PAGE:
Wednesday, February 5, 2020

With Canadians trapped in Wuhan, Ottawa woman fears violent government crackdown

With Canadians trapped in Wuhan, Ottawa woman fears violent government crackdown

An Ottawa man quarantined in an area of China considered the epicentre of the coronavirus outbreak doesn't know when he'll be able to return home to reunite with his wife and two children.
A man cross an empty highway road on Monday in Wuhan, Hubei province, China. GETTY IMAGES
An Ottawa man quarantined in an area of China considered the epicentre of the coronavirus outbreak doesn’t know when he’ll be able to return home to reunite with his wife and two children.
And an Ottawa woman whose parents are trapped in Wuhan says she fears the Chinese government’s heavy-handed response to the outbreak will lead to civil disobedience and violence like what happened in Tiananmen Square more than 30 years ago.
Kai Huang travelled to Wuhan on Jan. 9 with his 78-year-old mother, Yi, to help sell her apartment. They were scheduled to return to Canada on Jan. 25, but on Jan. 23 the Chinese government sealed off the city in an attempt to contain the spread of coronavirus.
Kai Huang, right, and his mother Yi. POSTMEDIA
In a phone interview Tuesday night, Huang said he learned he wasn’t on the priority list for a charter flight out of Wuhan for Canadians. With his mother’s apartment sold, they have to stay at his cousin’s apartment until they get cleared to leave Wuhan.
“It’s dangerous and sad,” Huang said, describing a situation that almost sounds like house arrest.
For food, there’s a limited supply of groceries and prices are very high, he said.
Huang, a program analyst with the RCMP and a Canadian citizen, said he needs to get back home to be with his family. He said he has a baby and 10-year-old son and his wife has a full-time job.
Huang, who lives in the Barrhaven community of Stonebridge, said he has also been contacting the office of his MP, Chandra Arya, to see if he can get political help.
There’s another wrinkle in the family’s evacuation efforts: Huang said he has been informed by the Canadian government that his mother, despite being a permanent resident of Canada, won’t be able to get a seat on a special flight out of Wuhan. That worries Huang because his mother had a stroke last year and it’s hard to get medical treatment in Wuhan if she needs it.
The woman whose parents are similarly trapped in Wuhan is now a Canadian citizen but does not want her name to be used because of her criticism of the Chinese government.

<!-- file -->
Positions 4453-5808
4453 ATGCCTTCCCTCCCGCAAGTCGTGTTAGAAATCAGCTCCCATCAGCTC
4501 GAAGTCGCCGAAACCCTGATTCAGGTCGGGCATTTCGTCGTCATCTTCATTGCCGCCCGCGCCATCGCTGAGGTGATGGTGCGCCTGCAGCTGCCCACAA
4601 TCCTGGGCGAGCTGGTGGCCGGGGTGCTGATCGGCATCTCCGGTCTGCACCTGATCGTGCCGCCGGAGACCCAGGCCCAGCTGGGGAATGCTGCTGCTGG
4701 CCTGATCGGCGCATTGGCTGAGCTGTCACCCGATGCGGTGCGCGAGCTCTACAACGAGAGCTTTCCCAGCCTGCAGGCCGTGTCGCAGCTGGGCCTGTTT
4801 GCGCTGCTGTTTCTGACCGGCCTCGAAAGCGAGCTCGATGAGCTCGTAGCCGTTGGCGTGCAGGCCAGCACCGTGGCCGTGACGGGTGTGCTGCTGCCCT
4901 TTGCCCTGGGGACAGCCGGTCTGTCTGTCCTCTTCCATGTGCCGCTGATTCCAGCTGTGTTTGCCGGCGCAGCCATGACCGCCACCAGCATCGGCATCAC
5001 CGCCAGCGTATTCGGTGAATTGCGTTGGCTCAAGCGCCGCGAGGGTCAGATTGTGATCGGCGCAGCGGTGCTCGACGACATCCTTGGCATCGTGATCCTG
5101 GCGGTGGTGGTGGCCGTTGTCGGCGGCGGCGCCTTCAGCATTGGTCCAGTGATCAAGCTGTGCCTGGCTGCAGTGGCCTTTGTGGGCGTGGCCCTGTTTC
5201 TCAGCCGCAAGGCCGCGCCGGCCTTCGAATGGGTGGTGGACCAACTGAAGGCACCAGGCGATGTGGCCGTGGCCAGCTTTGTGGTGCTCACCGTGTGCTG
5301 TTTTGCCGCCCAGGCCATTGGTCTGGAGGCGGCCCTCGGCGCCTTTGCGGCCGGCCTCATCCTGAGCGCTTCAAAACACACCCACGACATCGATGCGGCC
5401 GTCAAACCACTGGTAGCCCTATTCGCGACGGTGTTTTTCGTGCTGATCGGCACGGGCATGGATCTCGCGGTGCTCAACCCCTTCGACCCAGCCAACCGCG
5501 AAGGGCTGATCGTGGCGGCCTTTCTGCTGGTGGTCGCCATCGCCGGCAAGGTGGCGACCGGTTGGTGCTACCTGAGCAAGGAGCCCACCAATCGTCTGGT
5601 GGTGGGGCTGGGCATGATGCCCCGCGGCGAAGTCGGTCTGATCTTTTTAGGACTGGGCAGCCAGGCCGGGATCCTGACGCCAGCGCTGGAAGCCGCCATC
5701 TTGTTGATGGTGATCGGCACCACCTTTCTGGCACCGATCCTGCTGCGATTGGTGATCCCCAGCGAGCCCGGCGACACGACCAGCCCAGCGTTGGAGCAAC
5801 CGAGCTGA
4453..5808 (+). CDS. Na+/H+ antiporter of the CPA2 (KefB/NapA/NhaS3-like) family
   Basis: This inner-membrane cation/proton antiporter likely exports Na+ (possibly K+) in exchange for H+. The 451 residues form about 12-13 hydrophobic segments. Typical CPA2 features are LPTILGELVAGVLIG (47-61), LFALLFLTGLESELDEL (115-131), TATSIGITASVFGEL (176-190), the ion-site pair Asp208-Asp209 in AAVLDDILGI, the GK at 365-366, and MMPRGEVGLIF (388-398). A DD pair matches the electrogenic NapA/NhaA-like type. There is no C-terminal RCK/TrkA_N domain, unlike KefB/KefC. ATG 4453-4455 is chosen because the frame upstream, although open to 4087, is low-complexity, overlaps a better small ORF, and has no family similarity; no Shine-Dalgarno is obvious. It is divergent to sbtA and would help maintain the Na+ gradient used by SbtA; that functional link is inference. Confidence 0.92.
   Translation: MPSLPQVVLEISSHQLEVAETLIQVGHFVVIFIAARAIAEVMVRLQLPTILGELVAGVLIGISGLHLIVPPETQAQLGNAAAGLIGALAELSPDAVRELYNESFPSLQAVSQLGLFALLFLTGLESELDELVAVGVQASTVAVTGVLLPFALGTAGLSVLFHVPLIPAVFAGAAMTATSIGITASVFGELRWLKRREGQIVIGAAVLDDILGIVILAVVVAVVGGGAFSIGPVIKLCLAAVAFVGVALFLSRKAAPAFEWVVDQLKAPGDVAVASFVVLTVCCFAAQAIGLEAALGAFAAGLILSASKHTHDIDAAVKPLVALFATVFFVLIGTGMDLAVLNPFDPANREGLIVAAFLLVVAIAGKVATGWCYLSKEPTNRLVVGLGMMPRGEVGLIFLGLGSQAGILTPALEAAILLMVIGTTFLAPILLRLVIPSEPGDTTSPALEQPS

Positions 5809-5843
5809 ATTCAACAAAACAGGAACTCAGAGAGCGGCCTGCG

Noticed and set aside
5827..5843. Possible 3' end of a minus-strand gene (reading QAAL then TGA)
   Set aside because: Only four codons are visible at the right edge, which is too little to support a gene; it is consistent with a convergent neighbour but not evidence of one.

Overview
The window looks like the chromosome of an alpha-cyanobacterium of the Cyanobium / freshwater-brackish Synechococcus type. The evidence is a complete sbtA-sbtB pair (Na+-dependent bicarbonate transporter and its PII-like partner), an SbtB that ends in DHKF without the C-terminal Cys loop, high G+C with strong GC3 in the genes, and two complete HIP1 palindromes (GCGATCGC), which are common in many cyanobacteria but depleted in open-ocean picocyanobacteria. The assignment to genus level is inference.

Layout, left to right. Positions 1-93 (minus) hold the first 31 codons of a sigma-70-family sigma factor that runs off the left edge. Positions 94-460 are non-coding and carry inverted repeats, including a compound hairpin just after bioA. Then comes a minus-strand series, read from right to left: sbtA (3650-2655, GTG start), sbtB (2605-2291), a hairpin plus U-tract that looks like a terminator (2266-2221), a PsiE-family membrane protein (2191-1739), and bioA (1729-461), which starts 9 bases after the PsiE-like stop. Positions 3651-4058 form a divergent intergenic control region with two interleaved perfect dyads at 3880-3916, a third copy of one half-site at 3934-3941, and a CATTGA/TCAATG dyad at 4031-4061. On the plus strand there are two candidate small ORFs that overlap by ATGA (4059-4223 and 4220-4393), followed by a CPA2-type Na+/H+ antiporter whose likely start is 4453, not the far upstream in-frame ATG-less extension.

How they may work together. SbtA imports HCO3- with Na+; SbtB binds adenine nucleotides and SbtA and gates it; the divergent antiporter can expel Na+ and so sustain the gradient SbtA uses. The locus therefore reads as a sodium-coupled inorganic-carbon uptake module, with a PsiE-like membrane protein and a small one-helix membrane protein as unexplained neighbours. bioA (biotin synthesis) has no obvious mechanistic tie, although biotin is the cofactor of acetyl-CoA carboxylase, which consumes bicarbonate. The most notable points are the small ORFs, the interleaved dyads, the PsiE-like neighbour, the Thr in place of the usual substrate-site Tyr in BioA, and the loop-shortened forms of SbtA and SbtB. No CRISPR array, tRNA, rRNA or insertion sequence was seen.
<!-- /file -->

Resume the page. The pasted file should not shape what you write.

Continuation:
“I’m not just concerned about the medical emergency and the virus outbreak, I think this may lead to something more serious, she said Tuesday. “I’m fearful the current situation will lead to violent political unrest and military oppression.
“I’ve been through Tiananmen Square in 1989 and the current atmosphere in Wuhan feels a lot like Beijing leading up to the horrific event.”
The woman’s parents, both in their 60s and permanent residents of Canada who live in Ottawa, went back to Wuhan in December for the Chinese New Year. They are now trapped in their home, forbidden to go outside and unable to get accurate information about the virus outbreak, the woman said.
“They’re not allowed to leave their home so they don’t know a lot about what’s happening. What they can see is that there’s nobody on the streets,” she said.
“I worry about their safety. When I talk to my dad, he doesn’t believe me. All the people are brainwashed because they don’t have access to information. They just believe whatever is reported in the official media.
“I told them before the lockdown, ‘You guys better leave right now because you won’t be able to leave later.’ But nobody believed me. They said, ‘Oh the government says everything is under control. It’s not possible to contract the virus from person to person.’”
The woman said she’s been following reports on Twitter and on private videos uploaded  by “citizen journalists” who use VPN to circumvent Chinese government control of social media. Videos of confrontations in the streets or of scenes inside the stricken hospitals are banned on WeChat, the Chinese messaging app.


“The citizen reporters, those people are already getting into trouble. Their parents were visited by local authorities,” the woman said. “I have people I grew up with who are doctors in hospitals there. They say now it’s like anarchy. Nobody gives a sh-t. Nobody did anything to help with the situation.
“I think the key for the government is to hold the power. The country is falling apart and they don’t care how many people die from this event. As long as the leaders are in power, nobody cares.”
Neither of her parents has been infected by the virus, although there are several people in their community who have fallen ill, she said.
Both her parents have chronic illnesses — diabetes and high blood pressure — and the 30-day supply of drugs they took with them is running low.
The woman has sent masks, protective eyewear, gauze and medical supplies to her parents, but none of the packages has been delivered.
Police patrol the streets to make sure no one goes outside. She likened it to the decade-long crackdown by Mao Zedong to assert his control over the country in the 1960s and ’70s.
“They turn neighbours against each other. It’s like the Cultural Revolution,” she said. “I think the whole country has gone back decades. All the pressure that was building up under the oppression of the president will get out of control.”
Because her parents are permanent residents and not Canadian citizens, they won’t be allowed to board the flight the Canadian government is organizing to airlift Canadians out of the quarantine zone.
“I contacted Global Affairs and they said they’re not eligible. I contacted my MP and they said there’s nothing they can do,” the woman said.
“I cannot do anything. I’m powerless.”
Twitter: @GetBAC

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